UMBC’s Matthew Baker teams up with Chesapeake Conservancy to create detailed stream maps

“If we want to understand how what we do on the landscape influences stream integrity and downstream health in places like the Chesapeake Bay,” says Matthew Baker, “then being able to map the connections between human activities on the land and the circulatory waters system that delivers their effects to the Bay is paramount.” Continue reading UMBC’s Matthew Baker teams up with Chesapeake Conservancy to create detailed stream maps

UMBC’s Summer Undergraduate Research Fest 2018 spotlights talents of emerging scientists

More than 30 faculty mentors, 120+ undergrad and high school students, and dozens more attendees celebrated the students’ achievements at the conclusion of their summer research experiences. “The experience helped us to think like scientists,” says Olufolake Majekodunmi ’21. Continue reading UMBC’s Summer Undergraduate Research Fest 2018 spotlights talents of emerging scientists

UMBC’s BUILD a Bridge to STEM internship offers students a transformative research experience

“I think the greatest thing about this experience was how we were treated as equals,” shared Zulekha Karachiwalla, a sophomore at Howard Community College. “It’s been challenging in a way that’s made us better scientists,” added Rahaf Alhabashi, also a sophomore at HCC. Continue reading UMBC’s BUILD a Bridge to STEM internship offers students a transformative research experience

UMBC astronomer Kenji Hamaguchi confirms binary star system produces cosmic rays

Producing cosmic rays, which also happens following a supernova, requires that particles be accelerated nearly to the speed of light. “We found that the accelerated particles are really energetic, which is much more than we expected from this star,” says Kenji Hamaguchi, the lead author on the study. Continue reading UMBC astronomer Kenji Hamaguchi confirms binary star system produces cosmic rays

UMBC and University of Limpopo partner to grow research and exchange opportunities

On June 12, leaders from UMBC and the University of Limpopo in South Africa formalized commitments to collaborate through joint research as well as faculty and student exchanges. UMBC has steadily grown its international partnerships with universities in Germany, Japan, Portugal, Peru, and other nations around the globe. This is the first such agreement between UMBC and a university in Africa. Continue reading UMBC and University of Limpopo partner to grow research and exchange opportunities

UMBC’s Eileen Meyer explains how big data is changing astronomy research

Recent research discovered thousands of black holes near the center of the Milky Way “by digging through old, long-archived data,” writes Eileen Meyer. “Astronomers are gathering an exponentially greater amount of data every day—so much that it will take years to uncover all the hidden signals buried in the archives.” Continue reading UMBC’s Eileen Meyer explains how big data is changing astronomy research

UMBC’s Songon An discovers new molecular mechanism likely involved in cancer cell metastasis

For the first time, An and his students have determined a function of a particular signaling pathway associated with metastasis. “Looking at this metabolic switch—which pathways are in use during metastasis versus when the cell is attached—may be where our research goes in the future,” says An. Continue reading UMBC’s Songon An discovers new molecular mechanism likely involved in cancer cell metastasis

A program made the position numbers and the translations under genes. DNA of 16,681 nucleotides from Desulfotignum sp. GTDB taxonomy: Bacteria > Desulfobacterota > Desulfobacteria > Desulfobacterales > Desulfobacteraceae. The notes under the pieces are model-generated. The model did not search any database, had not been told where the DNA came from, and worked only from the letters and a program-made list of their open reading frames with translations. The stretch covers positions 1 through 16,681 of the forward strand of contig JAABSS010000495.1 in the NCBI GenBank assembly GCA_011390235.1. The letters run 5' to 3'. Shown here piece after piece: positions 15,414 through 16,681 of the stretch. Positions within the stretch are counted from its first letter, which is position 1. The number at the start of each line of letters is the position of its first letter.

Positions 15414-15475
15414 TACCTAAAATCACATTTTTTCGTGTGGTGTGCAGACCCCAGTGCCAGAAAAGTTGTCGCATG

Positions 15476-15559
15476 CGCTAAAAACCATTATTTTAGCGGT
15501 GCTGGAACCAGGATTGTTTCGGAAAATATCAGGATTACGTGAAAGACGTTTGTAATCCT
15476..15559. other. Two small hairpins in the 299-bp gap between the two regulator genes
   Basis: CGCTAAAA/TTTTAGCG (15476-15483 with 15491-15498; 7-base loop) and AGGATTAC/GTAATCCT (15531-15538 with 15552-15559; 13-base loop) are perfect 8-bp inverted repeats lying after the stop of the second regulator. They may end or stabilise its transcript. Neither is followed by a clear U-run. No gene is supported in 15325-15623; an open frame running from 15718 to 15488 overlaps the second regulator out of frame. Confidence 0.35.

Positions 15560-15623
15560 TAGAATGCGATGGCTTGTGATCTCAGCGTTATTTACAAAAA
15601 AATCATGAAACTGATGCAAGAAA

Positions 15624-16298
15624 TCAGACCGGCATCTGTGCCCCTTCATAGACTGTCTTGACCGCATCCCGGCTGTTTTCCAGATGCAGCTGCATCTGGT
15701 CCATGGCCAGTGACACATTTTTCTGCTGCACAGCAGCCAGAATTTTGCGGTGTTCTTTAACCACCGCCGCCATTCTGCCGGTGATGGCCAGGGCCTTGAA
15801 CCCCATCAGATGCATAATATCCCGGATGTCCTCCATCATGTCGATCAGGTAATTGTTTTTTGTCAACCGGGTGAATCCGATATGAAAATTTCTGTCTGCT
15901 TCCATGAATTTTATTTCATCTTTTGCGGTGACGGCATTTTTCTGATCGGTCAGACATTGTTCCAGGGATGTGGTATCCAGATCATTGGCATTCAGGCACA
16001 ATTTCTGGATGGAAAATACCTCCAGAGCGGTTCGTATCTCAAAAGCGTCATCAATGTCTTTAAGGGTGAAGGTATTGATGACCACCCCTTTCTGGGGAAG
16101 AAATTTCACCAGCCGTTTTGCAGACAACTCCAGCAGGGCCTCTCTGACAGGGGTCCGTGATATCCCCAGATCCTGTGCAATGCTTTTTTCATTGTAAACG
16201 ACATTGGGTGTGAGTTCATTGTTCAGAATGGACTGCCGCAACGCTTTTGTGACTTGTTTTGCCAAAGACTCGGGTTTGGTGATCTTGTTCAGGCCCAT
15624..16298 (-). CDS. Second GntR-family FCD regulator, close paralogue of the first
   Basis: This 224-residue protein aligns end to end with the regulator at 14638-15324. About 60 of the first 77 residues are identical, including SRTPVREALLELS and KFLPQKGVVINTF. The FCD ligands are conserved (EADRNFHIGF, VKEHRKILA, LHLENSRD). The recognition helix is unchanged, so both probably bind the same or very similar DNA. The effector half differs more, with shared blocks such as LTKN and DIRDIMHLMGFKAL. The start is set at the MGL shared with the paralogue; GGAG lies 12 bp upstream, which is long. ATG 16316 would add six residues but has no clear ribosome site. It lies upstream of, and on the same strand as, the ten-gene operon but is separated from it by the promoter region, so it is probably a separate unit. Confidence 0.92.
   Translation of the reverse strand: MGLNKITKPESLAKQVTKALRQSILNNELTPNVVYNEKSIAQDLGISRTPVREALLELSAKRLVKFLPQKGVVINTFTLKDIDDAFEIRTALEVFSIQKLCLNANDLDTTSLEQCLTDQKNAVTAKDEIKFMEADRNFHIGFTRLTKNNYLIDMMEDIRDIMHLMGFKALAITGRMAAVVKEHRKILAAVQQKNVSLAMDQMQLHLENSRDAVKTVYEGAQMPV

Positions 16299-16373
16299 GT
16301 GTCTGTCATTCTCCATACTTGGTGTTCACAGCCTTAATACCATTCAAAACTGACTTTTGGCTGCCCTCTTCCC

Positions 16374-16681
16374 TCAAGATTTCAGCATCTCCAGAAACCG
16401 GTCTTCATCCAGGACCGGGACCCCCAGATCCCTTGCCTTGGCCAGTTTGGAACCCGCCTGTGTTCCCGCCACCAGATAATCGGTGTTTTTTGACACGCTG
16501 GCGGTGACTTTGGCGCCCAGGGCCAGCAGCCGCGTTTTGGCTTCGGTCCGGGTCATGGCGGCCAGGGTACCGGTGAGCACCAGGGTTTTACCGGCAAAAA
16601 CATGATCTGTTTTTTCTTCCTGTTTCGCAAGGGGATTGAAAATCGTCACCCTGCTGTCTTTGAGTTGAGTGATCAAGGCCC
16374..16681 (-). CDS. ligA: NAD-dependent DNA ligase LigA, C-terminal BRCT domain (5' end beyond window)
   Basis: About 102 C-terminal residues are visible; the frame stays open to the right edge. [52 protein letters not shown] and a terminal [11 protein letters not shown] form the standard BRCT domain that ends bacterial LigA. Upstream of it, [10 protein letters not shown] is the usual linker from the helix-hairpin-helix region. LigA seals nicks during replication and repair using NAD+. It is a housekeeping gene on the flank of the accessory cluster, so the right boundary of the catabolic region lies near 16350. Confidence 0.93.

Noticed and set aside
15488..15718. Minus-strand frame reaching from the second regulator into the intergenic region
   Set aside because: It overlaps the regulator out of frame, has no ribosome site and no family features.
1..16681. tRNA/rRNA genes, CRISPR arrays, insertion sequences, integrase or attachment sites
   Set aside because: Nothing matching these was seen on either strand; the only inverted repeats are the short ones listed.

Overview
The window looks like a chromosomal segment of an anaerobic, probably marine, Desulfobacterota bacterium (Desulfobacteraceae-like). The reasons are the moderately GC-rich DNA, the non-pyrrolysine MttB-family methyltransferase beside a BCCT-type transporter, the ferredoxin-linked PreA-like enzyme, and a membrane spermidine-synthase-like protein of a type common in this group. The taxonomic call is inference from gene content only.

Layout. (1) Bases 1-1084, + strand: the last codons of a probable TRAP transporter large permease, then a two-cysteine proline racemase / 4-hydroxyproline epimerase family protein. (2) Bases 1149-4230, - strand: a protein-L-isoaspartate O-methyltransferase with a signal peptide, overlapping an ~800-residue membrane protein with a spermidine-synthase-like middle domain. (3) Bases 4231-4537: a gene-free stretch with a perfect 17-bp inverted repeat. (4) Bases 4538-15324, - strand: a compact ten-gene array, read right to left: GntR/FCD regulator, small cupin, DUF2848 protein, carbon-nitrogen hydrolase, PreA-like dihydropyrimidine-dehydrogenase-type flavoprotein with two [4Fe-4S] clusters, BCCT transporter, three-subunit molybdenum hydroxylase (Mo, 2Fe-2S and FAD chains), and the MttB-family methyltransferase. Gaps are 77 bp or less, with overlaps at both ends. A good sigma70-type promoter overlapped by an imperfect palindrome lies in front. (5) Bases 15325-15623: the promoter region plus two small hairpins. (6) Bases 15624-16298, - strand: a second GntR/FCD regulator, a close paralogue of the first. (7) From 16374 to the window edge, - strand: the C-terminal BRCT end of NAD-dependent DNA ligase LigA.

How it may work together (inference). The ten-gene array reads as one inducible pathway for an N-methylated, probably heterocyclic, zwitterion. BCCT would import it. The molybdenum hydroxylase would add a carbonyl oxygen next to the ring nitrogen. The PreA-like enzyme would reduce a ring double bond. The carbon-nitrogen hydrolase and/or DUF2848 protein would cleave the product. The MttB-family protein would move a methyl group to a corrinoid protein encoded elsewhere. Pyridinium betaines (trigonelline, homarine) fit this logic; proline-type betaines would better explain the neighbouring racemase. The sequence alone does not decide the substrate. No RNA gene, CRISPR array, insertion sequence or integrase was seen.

NSF Graduate Research Fellowship Program honors 18 UMBC students and alumni

The large number of honorees “shows the quality of student we have here at UMBC and what they’re doing,” says Keith Harmon, director of the Meyerhoff Scholars Program. “It also shows the quality of their research experiences at UMBC, and the commitment of the faculty to mentoring these students as undergraduates.” Continue reading NSF Graduate Research Fellowship Program honors 18 UMBC students and alumni

Jamshaid Shahir pursues research at the interface of math and biology through Ph.D. at UNC-Chapel Hill

“My time at UMBC has made me more resilient, learning from failure and overcoming it,” says Shahir. “I believe UMBC promotes a healthy balance between cooperation and competition that has motivated me to push myself harder, allowing me to grow as an aspiring scientist and a young adult.” Continue reading Jamshaid Shahir pursues research at the interface of math and biology through Ph.D. at UNC-Chapel Hill

Daniel Morris to pursue microbiology Ph.D. at Penn without losing sight of love for the arts

From theatre productions to HIV research, Daniel Morris has taken advantage of the breadth of opportunities UMBC offers. “Being involved with performing and social student groups helped me to appreciate the value of being a well-rounded individual,” he says. Continue reading Daniel Morris to pursue microbiology Ph.D. at Penn without losing sight of love for the arts

UMBC’s 40th Graduate Research Conference to focus on communication and collaboration

“GRC gives graduate students training on how to ace professional conferences in the field, and by participating, students practice how to communicate their research in an accessible way,” says Morgan Bunting, a gerontology Ph.D. student and member of the GRC planning committee. “It’s also just a wonderful way to engage the community and learn what amazing work is going on in the Graduate School.” Continue reading UMBC’s 40th Graduate Research Conference to focus on communication and collaboration

UMBC physicist Sebastian Deffner lays groundwork to better understand birth of the universe

Sebastian Deffner and co-author Anthony Bartolotta are extending thermodynamics, a fundamental pillar of physics, into uncharted territory by developing a way to describe microscopic systems with extremely high energy—just like the universe at the start of the Big Bang—for the first time. “There’s a lot we have to do next,” says Deffner. Continue reading UMBC physicist Sebastian Deffner lays groundwork to better understand birth of the universe

UMBC’s Chris Swan featured in The Atlantic for transforming vacant lots in Baltimore

While working in the city comes with challenges, Chris Swan hopes to discover a Goldilocks concoction of plants that tolerate the poor soil found in vacant lots, attract native pollinators, and reduce runoff of contaminant-laced water into the Chesapeake Bay. Continue reading UMBC’s Chris Swan featured in The Atlantic for transforming vacant lots in Baltimore